Hazelwood Inspires Student’s Testimony

When Hope Johnson was a freshman in high school, her journalism instructor taught her class the history of American journalism. But one lesson in history stuck out the most to her, and even struck a nerve.

The Hazelwood case.

It made me slightly angry, but mostly confused,” said Johnson. “I was under the impression that everyone had freedom of speech, but that apparently wasn’t the case for high school journalists. I couldn’t wrap my head around why the government would make the decision to limit student journalists in their production classes.”

And when her home state of Illinois had created their own bill to protect high school journalists, she was thrilled. But when they asked her to speak at the House Committee, she was speechless.

“Mr. Steele explained the hearing for the bill would take place in Springfield the following Wednesday,” said Johnson. “I immediately asked if we could go as a class, and Mr. Steele’s response was: ‘Actually, they want you to speak.’ My jaw dropped.”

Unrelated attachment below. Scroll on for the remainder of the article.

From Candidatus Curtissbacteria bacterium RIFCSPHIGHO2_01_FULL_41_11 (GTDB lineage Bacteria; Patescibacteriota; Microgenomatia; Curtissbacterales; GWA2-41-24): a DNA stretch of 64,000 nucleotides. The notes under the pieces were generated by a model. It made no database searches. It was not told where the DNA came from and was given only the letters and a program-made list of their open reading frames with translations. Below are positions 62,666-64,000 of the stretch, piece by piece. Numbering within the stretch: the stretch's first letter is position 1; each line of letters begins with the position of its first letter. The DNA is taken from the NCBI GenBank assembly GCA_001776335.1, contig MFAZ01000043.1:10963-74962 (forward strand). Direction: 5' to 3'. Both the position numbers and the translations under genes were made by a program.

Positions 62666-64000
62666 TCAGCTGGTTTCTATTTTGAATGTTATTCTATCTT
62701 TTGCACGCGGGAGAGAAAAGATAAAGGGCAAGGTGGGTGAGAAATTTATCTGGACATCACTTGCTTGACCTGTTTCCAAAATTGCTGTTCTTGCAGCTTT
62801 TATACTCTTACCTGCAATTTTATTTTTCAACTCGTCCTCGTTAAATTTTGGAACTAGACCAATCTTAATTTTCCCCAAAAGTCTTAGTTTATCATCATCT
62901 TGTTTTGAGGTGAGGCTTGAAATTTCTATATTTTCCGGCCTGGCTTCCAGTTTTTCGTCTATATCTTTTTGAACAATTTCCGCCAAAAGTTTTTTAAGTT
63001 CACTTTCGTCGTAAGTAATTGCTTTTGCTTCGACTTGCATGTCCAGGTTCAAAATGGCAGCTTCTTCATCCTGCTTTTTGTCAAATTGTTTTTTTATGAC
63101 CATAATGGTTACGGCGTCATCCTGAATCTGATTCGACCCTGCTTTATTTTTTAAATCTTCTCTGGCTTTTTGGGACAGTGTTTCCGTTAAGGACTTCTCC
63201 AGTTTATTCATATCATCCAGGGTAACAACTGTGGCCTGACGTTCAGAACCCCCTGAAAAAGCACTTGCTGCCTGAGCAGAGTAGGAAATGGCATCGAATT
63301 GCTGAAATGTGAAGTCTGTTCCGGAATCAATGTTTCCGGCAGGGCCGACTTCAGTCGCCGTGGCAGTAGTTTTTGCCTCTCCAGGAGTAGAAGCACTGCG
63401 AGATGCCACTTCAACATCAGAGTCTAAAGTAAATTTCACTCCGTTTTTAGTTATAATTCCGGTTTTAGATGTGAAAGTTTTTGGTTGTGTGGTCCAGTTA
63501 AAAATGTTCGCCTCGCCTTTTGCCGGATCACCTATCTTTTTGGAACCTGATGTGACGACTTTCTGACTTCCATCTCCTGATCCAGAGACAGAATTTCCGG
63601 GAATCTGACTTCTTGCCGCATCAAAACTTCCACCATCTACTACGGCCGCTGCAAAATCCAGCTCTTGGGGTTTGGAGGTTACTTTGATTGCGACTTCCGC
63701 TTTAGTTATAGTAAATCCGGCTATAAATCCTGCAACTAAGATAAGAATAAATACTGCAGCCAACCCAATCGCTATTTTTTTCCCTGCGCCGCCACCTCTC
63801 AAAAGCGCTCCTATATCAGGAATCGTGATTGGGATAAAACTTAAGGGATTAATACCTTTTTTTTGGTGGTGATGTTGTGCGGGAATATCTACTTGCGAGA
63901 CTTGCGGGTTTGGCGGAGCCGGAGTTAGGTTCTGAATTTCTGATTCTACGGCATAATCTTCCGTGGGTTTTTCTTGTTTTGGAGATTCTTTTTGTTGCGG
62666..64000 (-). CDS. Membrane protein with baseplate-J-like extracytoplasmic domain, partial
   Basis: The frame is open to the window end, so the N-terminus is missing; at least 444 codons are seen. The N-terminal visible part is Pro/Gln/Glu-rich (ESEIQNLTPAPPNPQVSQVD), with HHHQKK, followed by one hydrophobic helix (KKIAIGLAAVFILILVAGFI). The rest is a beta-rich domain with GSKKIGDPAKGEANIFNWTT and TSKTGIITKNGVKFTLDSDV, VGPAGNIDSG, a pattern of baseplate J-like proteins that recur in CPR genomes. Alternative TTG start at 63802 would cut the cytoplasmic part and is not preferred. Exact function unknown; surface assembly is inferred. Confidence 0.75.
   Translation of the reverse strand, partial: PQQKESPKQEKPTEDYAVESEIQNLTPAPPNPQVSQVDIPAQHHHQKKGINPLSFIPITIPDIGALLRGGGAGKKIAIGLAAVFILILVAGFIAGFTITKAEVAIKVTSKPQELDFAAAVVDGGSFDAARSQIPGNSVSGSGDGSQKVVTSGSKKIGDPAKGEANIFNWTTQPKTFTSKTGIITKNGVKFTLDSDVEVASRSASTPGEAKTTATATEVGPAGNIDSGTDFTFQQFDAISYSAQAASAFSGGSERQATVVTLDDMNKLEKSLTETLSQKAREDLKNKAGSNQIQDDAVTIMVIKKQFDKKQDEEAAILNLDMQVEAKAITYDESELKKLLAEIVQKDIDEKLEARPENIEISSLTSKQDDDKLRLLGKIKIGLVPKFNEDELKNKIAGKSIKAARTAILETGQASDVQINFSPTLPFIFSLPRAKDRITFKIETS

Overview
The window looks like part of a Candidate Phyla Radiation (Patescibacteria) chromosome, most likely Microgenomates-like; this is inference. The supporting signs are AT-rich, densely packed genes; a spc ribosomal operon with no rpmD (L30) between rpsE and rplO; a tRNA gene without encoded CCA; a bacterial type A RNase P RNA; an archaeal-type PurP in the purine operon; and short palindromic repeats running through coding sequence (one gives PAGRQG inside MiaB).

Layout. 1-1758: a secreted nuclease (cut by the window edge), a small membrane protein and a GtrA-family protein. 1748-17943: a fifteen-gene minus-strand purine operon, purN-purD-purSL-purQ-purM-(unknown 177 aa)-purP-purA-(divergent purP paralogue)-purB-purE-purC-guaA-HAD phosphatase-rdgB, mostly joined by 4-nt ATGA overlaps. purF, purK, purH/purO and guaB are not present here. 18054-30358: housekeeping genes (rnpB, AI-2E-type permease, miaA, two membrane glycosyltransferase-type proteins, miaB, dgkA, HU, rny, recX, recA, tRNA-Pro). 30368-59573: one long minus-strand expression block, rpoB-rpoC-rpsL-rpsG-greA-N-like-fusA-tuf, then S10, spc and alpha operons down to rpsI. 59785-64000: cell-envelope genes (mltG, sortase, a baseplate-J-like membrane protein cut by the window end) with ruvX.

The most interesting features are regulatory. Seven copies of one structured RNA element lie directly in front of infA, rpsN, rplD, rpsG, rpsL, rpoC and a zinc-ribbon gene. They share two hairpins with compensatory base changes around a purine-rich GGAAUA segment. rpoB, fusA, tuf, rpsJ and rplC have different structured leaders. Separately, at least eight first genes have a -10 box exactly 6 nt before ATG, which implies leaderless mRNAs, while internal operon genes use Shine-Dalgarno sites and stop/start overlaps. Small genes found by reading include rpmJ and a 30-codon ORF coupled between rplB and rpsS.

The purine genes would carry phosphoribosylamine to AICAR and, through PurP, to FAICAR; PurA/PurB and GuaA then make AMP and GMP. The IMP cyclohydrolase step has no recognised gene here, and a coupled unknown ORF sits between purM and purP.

In Illinois, only college students have the freedom to report without censorship not high school journalists. But, on Feb. 11, state Rep. Will Guzzardi introduced House Bill 5902. The bill aimed to protect the First Amendment rights of high school journalists.

Johnson wasn’t new to public speaking, but she was new to speaking about something she was passionate about.

It was the first time I spoke about something truly important,” said Johnson. “But I truly cared about this bill, and that made me all the more nervous.”

Johnson gave her testimony to the House Committee and on May 31, the bill was passed.

“Knowing that I played even a tiny role in changing this law is still hard for me to process, and I cannot tell you how much it means to me,” said Johnson.

She is “honored, shocked and overwhelmingly proud” and believes this is a huge step for the state of Illinois.

“I’m glad our voices are finally being heard,” she said. “Even though the bill came just in time for my high school graduation, I am thrilled that the high school journalists who come after me will truly be able to practice their First Amendment rights.”

Here is Hope Johnson’s Testimony.